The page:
Closing the season against the Pittsburgh Pirates at Miller Park should significantly help those chances.
The Brewers look to continue their home dominance over the Pirates and match a franchise record for victories in Monday night's series opener.
Milwaukee (94-65) leads NL West champion Arizona by one game for the second-best record in the league. There are a couple different playoff scenarios for the Brewers - including starting a series on the road against NL East champion Philadelphia - but finishing with a better record than the Diamondbacks would guarantee they open the playoffs at Miller Park.
Milwaukee set a team record with its 55th home victory, beating Florida 9-5 on Sunday. The Brewers are one victory away from matching the franchise record of 95, set in 1979 and matched three years later.
Milwaukee would seem to have a good chance of notching one more win considering its 10-2 against Pittsburgh this season. The Brewers have also outscored the Pirates 32-13 in winning all six meetings in Milwaukee, and are 36-3 against them at Miller Park since 2007.
Charlie Morton (10-10, 3.67 ERA) gets the start for Pittsburgh.
Morton earned his first victory since Aug. 8 on Tuesday, giving up three hits in six scoreless innings of a 5-3 win over Arizona. He had posted a 6.43 ERA in losing his previous four starts.
Morton pitched well in his lone start of the season against the Brewers on Aug. 14, yielding a run and four hits in 7 1-3 innings of a 2-1, 10-inning loss. The right-hander had recorded a 6.20 ERA in losing his four previous career starts versus Milwaukee.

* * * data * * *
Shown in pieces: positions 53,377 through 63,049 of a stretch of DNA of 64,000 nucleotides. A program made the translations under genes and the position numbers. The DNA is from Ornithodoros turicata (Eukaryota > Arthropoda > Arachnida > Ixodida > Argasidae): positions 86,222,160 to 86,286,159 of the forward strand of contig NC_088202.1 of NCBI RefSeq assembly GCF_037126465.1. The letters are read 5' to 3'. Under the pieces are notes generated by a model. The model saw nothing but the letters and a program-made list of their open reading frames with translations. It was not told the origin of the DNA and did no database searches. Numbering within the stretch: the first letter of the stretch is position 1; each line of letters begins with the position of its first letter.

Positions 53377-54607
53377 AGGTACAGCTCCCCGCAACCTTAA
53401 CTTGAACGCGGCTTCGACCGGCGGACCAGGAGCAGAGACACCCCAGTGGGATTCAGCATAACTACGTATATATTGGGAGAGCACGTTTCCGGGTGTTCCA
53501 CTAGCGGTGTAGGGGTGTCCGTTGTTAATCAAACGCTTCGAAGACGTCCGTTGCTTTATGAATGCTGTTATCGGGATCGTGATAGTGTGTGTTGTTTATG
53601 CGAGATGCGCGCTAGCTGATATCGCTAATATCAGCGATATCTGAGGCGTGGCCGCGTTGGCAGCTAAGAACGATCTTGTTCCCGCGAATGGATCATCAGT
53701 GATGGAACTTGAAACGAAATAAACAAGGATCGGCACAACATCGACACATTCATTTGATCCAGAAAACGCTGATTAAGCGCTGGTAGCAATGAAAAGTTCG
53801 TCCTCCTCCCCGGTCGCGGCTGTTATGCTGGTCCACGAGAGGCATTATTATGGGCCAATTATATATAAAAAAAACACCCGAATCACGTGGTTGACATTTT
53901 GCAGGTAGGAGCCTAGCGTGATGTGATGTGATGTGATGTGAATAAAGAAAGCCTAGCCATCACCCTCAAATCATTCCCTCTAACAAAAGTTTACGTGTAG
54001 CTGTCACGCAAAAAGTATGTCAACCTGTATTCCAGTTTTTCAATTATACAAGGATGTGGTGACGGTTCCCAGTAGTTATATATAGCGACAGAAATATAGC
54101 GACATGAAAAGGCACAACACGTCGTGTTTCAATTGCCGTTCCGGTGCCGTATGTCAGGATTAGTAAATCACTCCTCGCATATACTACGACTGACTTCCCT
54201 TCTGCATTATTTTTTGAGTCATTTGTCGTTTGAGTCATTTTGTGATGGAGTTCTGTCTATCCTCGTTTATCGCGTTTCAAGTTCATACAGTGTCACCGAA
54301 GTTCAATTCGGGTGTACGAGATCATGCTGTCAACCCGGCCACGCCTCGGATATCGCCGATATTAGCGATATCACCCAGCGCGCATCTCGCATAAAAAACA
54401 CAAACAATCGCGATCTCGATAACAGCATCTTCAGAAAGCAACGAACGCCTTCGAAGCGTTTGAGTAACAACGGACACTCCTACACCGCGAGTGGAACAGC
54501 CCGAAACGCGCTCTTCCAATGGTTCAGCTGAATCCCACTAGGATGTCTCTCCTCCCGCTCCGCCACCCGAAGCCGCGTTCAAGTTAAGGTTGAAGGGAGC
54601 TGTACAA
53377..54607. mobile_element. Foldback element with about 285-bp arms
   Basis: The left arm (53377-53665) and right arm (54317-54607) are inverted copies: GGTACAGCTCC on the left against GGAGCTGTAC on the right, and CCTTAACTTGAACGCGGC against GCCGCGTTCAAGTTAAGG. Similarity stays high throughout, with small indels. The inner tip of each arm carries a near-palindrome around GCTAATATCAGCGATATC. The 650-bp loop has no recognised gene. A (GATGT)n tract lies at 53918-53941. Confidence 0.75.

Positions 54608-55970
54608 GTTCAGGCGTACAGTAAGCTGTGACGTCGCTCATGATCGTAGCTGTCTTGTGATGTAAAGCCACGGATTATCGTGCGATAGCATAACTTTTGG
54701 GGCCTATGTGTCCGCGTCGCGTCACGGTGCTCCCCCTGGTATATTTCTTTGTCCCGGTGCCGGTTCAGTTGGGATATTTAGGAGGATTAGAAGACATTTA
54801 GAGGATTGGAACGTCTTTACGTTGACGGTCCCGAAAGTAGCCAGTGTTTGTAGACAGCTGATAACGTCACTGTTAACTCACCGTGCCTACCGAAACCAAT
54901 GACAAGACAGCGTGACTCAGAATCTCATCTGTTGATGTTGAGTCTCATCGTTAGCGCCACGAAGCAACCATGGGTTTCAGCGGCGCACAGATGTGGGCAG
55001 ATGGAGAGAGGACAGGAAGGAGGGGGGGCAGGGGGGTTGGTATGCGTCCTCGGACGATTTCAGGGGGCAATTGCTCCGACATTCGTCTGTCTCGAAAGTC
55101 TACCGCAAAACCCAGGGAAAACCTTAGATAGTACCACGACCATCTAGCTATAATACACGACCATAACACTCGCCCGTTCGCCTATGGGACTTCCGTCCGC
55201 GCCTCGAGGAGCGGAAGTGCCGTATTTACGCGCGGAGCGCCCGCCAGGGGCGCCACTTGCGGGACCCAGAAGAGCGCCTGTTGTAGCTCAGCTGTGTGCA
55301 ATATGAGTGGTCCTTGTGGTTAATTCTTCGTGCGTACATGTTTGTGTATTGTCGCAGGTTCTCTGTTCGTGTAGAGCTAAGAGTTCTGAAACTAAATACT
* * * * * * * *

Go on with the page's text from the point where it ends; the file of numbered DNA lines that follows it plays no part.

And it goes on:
The Brewers counter with Shaun Marcum (13-7, 3.31), who allowed a run and five hits in eight innings of Tuesday's 5-1 victory over the Chicago Cubs. That win matched his career high, set last year with Toronto.
The right-hander has 2.48 ERA in his last eight outings, which includes two starts against the Pirates. He is 1-1 with a 1.31 ERA in three games against them this year.
Although the Brewers are a major league-best 39-17 at home since May 13, they're 3-9 in Marcum's starts.
Manager Ron Roenicke would like to align his rotation as desired for the first round of the playoffs. But he also would like to secure home-field advantage in the division series.
Those quests are at odds at present.
"Unfortunately, we're in the position where these are important games, so we really can't adjust too much," Roenicke said. "You can't mess with the rotation too much, so it's going to get interesting."
Entering Monday, the Brewers were one game ahead of Arizona for home-field advantage in the division series, after beating Florida 9-5 Sunday. If the teams finish with the same record, the Diamondbacks have the tie-breaker by winning the season series, 4-3.
Atlanta is still clinging to the wild-card lead in the NL. If the Braves hold on, they would open at Milwaukee or Arizona, whichever is the No. 2 seed. The other team would go Philadelphia to open the playoffs and face Roy Halladay and Cole Hamels in Games 1 and 2.
Right-hander Yovani Gallardo is slated to pitch the final game of the season Wednesday against Pittsburgh. If he makes that start, he wouldn't have enough rest to pitch either Game 1 or 2 of the division series.
"We're trying to figure out with 'Yo' whether to keep him on that day or just wait," said Roenicke. "There's a lot we need to work out, I think the last two games especially."
If the Brewers need to win that last game to clinch home-field advantage and avoid opening in Philly, Roenicke said he'd probably pitch either right-hander Zack Greinke or Gallardo, or perhaps both for a few innings.